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China has a €10,000 cost advantage in small EVs, auto supplier says

China has a €10,000 cost advantage in small EVs, auto supplier says

FILE PHOTO: The BYD HAN EV is driven during an exhibition test drive as the Chinese electric-vehicle producer announces its expansion to the consumer market next year in Mexico, in Toluca, Nov 29, 2022. REUTERS/Toya Sarno Jordan

LAS VEGAS: Chinese automakers can build an electric vehicle (EV) for €10,000 (US$10,618) less than European automakers, an overwhelming cost advantage that will put pressure on European manufacturers in their home market, the head of auto supplier Forvia said.

As European consumers seek cheap EVs, Forvia Chief Executive Patrick Koller told the CES convention in Las Vegas on Wednesday (Jan 4) that China was producing "good vehicles" and Europe would not be able to stop imports.

The issue is "more dangerous" for Europe than the United States, Koller told Reuters in an interview, as high duties have limited China's US market share.

While the average price of electric cars has risen in Europe since 2015 from €48,942 to €55,821 and €53,038 to €63,864 in the United States, it has dropped in China to €31,829 from €66,819, taking it below the price of gasoline cars, according to a study by JATO Dynamics, which provides analysis on industry trends.

Koller said Chinese EV makers can produce vehicles for less because they have lower research and development costs, lower levels of capital spending and lower labour costs than rivals in Europe.

Forvia, the company created when French auto supplier Faurecia took 82 per cent control of German supplier Hella, is the seventh largest automotive component maker in the world. It supplies many Chinese automakers including low-cost EV leader BYD.

Europe is relatively open to vehicles imported from China, and Chinese vehicle makers as well as global manufacturers such as Tesla are rushing to step up shipments.

Countering perceptions that Chinese goods are lower quality, they have earned five-star safety ratings from European regulators.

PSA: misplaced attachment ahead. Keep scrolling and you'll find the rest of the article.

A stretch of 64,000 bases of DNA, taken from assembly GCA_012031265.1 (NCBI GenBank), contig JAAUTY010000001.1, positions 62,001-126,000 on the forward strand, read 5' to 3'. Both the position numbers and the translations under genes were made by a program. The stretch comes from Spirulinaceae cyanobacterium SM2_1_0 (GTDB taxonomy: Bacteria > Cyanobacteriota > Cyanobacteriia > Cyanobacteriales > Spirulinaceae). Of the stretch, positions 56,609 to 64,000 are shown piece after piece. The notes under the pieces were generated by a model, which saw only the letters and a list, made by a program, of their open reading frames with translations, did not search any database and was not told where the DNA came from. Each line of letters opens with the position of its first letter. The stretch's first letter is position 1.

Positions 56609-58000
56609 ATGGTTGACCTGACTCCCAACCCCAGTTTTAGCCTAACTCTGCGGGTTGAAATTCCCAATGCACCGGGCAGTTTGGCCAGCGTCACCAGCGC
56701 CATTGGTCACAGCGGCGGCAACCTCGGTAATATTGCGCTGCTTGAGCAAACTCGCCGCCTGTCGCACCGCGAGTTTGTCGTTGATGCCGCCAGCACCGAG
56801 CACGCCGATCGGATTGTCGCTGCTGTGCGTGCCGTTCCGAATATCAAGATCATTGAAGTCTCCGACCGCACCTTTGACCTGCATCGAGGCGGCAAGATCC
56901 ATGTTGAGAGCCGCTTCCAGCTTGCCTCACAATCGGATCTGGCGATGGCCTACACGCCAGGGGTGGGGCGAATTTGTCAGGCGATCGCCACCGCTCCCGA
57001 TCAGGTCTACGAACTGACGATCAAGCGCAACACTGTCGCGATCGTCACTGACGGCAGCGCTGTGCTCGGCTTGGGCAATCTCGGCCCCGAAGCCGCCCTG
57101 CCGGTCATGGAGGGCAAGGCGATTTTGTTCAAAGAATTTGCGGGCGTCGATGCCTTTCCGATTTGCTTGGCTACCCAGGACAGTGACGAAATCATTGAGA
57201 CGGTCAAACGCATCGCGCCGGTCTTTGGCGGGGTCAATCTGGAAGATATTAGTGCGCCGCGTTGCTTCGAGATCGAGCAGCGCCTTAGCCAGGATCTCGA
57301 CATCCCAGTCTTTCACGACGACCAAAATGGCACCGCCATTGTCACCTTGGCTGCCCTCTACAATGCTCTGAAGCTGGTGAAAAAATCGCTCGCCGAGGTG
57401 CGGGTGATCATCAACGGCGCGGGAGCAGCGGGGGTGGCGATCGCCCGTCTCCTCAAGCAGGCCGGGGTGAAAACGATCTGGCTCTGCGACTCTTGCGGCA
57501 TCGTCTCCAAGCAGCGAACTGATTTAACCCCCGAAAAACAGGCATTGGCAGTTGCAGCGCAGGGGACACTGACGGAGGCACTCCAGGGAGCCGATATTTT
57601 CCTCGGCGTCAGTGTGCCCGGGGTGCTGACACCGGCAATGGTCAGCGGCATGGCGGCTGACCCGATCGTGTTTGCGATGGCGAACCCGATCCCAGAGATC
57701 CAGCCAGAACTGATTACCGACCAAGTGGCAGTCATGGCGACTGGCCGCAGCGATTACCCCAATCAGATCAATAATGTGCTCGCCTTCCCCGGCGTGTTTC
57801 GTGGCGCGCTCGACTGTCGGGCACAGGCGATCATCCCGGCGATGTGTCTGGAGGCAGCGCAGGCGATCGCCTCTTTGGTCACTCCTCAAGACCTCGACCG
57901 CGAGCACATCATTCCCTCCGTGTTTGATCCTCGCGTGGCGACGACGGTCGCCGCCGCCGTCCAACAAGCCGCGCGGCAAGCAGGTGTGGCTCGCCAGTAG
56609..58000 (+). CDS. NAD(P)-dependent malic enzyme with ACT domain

China has a roughly 5.8 per cent of Europe's EV share, according to French auto consultancy Inovev, which predicts a steep rise in the coming years as Chinese brands build more lower-cost models.

By contrast, high duties in the US on Chinese-made vehicles have so far kept China's share of the US auto market negligible.

The outlook for global automotive demand in 2023 is uncertain, Koller said. An end to the war in Ukraine would lift prospects, but a deeper, protracted conflict could create a "far darker" scenario.

Koller said Forvia will invest more in the US, in part to take advantage of federal incentives provided in the Inflation Reduction Act signed into law in August.

Forvia sees opportunities in supplying fuel cell technology for North American pickup trucks, and Koller said he expects a fuel cell pickup to be launched in the US by 2025.

Forvia has invested in fuel cell technology company Symbio, and Stellantis NV, which owns the Ram pickup brand, said last month it was also in talks to invest in Symbio.

Forvia is on track to meet goals of boosting revenue to €30 billion by 2025, and selling €1 billion of assets this year, Koller said.

It can execute its asset sales and cost-saving even though it does not control 18 per cent of Hella’s shares. Activist hedge fund Elliott Management holds a 10.75 per cent stake in Hella. Koller said he is in no hurry to acquire the remaining Hella shares, given Forvia’s existing debt.

Source: Reuters/cm


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